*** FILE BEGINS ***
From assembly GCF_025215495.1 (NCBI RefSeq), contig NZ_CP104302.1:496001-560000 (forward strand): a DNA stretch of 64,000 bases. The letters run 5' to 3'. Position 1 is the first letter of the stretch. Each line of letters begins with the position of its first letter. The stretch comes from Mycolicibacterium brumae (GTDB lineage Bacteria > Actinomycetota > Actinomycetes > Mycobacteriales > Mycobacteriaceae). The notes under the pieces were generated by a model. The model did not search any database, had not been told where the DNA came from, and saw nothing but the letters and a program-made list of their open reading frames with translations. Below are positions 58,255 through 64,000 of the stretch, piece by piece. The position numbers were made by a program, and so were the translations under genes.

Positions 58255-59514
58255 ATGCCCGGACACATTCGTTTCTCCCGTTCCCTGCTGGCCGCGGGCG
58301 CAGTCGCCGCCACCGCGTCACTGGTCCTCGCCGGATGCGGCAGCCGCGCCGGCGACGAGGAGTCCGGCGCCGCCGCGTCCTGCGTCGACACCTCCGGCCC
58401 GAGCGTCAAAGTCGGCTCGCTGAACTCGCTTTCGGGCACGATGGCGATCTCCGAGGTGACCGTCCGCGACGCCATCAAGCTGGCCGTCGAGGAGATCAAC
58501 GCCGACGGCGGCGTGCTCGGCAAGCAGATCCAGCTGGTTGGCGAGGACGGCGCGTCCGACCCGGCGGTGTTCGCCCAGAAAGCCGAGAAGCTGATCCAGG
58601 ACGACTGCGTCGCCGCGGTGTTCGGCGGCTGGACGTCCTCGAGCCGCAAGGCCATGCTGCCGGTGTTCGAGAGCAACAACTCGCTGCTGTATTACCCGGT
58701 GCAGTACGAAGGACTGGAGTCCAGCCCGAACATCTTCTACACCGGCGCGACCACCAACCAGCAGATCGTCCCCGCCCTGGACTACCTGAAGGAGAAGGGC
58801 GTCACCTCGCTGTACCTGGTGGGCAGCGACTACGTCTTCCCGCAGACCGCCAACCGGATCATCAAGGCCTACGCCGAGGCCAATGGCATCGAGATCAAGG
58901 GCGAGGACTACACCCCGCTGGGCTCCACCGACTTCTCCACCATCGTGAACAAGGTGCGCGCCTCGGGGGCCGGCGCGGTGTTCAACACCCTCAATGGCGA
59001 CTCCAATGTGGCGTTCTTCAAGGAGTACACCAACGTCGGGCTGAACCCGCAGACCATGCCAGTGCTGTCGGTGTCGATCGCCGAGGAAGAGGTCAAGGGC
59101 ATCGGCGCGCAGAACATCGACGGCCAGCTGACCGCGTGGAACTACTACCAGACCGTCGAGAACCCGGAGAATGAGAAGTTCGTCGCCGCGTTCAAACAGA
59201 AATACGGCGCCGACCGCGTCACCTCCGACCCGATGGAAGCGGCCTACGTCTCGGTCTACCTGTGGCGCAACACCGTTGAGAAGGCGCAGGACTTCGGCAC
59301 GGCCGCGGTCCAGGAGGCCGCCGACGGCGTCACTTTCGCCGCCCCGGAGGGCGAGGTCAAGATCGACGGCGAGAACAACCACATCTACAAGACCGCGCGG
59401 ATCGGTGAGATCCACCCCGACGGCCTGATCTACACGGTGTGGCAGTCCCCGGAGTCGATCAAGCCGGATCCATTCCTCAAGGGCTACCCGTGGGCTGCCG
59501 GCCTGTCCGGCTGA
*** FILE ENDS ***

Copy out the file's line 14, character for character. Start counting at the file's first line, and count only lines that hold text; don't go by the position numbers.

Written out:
59301 GGCCGCGGTCCAGGAGGCCGCCGACGGCGTCACTTTCGCCGCCCCGGAGGGCGAGGTCAAGATCGACGGCGAGAACAACCACATCTACAAGACCGCGCGG